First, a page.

But saying that such typical harem stories have a character roster based on stock personalities and cliched stereotypes would be a cliche itself. It’s easily believed that you can’t really expect a deep character backdrop or experimental character design from a typical harem as such.

The second season

In the second season of Highschool DxD, everything is a tad bit better. It won’t make much sense to watch it without completing the first season.

The fight scenes are really interesting and the main plot starts taking an interesting turn here. As I said, everything is better this time including animation. In the new seasons perhaps the creators tried to follow a different approach after seeing the popularity of the first season. They figured out that only harem isn’t good anymore. So other elements of the story were given priority over fanservice.

Anyway, the typical harem continues and our exposure to the relationship between the dragon characters grows further. Character bonds are strengthened and there are a lot of plot twists in this season.

Actually, the second season is basically a continuation of the first one so nothing much could be said about it. Just that it keeps up the flow of the story and makes you like really desperate to watch the third season.

There are some scenes you would probably cry at in this season, so be geared up for that. But it has a happy ending.

The third season

Highschool DxD BorN, the third season, almost breaks away from the “boring harem” identity. Not sure whether that’s a good thing or not. Creators have made the story really intense and dramatic in this season. I started watching DxD considering it was a light-hearted ecchi — but this season completely changed things and I sort of felt played at first.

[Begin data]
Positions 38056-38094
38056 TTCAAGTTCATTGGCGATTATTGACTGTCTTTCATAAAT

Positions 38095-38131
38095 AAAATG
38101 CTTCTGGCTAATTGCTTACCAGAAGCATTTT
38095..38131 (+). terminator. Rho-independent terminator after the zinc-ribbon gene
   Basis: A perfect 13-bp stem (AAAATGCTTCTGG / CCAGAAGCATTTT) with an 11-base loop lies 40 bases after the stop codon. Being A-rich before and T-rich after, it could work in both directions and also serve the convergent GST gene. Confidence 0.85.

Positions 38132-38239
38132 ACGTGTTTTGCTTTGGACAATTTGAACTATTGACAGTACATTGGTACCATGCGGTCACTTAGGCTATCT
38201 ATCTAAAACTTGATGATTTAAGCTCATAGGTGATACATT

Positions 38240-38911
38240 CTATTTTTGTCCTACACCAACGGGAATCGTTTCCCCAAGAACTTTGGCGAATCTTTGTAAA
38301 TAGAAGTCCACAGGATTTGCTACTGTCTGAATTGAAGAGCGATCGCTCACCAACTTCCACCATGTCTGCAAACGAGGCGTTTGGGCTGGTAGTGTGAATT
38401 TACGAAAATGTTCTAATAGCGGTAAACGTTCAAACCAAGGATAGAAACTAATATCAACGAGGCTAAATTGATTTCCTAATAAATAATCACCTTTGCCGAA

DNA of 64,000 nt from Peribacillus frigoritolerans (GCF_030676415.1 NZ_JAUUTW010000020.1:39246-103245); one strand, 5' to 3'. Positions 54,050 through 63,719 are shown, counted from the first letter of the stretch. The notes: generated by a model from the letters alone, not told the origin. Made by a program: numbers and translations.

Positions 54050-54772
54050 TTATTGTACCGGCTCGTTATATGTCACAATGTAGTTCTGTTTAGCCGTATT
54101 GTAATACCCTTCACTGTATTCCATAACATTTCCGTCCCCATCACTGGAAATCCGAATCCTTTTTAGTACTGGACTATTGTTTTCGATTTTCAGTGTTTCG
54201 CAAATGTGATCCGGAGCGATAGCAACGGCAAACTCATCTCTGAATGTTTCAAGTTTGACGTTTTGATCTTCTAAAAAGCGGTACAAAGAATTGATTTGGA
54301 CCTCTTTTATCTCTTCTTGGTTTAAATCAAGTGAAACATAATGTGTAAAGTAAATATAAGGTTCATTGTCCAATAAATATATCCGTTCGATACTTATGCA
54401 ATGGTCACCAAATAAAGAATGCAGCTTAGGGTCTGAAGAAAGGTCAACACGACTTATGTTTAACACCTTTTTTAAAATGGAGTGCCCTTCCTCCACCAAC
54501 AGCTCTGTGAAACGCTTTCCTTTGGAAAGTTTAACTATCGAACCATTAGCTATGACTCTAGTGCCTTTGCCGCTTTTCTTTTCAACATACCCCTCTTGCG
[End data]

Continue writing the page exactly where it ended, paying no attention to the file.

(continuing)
Highschool DxD BorN is a great anime, truly. It’s too emotional on too many levels. Issei has grown a lot more powerful. By the end of the anime, and it’s completely a personal opinion, Rias becomes far more lovable, attractive, beautiful, stunning, charismatic, original … uh let’s focus on the review … than she ever was. Frankly, I never like a lead whose only purpose is to push the story with her dramatic curves, but in the third season of DxD, Rias somehow grows into a charming woman who deserves respect. However, for the most part, she remains just the usual harem girl.

BorN has really great character relationships. The battle scenes are interesting. Quite indirectly, a lot of other species are shown involved in this whole drama.

Some heart-wrenching things happen in the concluding episodes related to Rias and that makes the entire experience of watching this anime series worthwhile. It’s a payback season.

Wrapping up

By the time you reach the end of the anime, you’ll love the whole experience. I couldn’t stop myself from listening to the soundtrack and watching the last episode many times over.

There are some astounding tracks in the soundtrack, some I’ve featured as honorable mentions in the best Japanese music post.

One of my regular internet hobbies is to check for the fourth season of DxD, because, to be frank, it’s worth it.

And oh! Don’t resist crying.

I derive most of my inspirations and practical traits from Hikigaya Hachiman.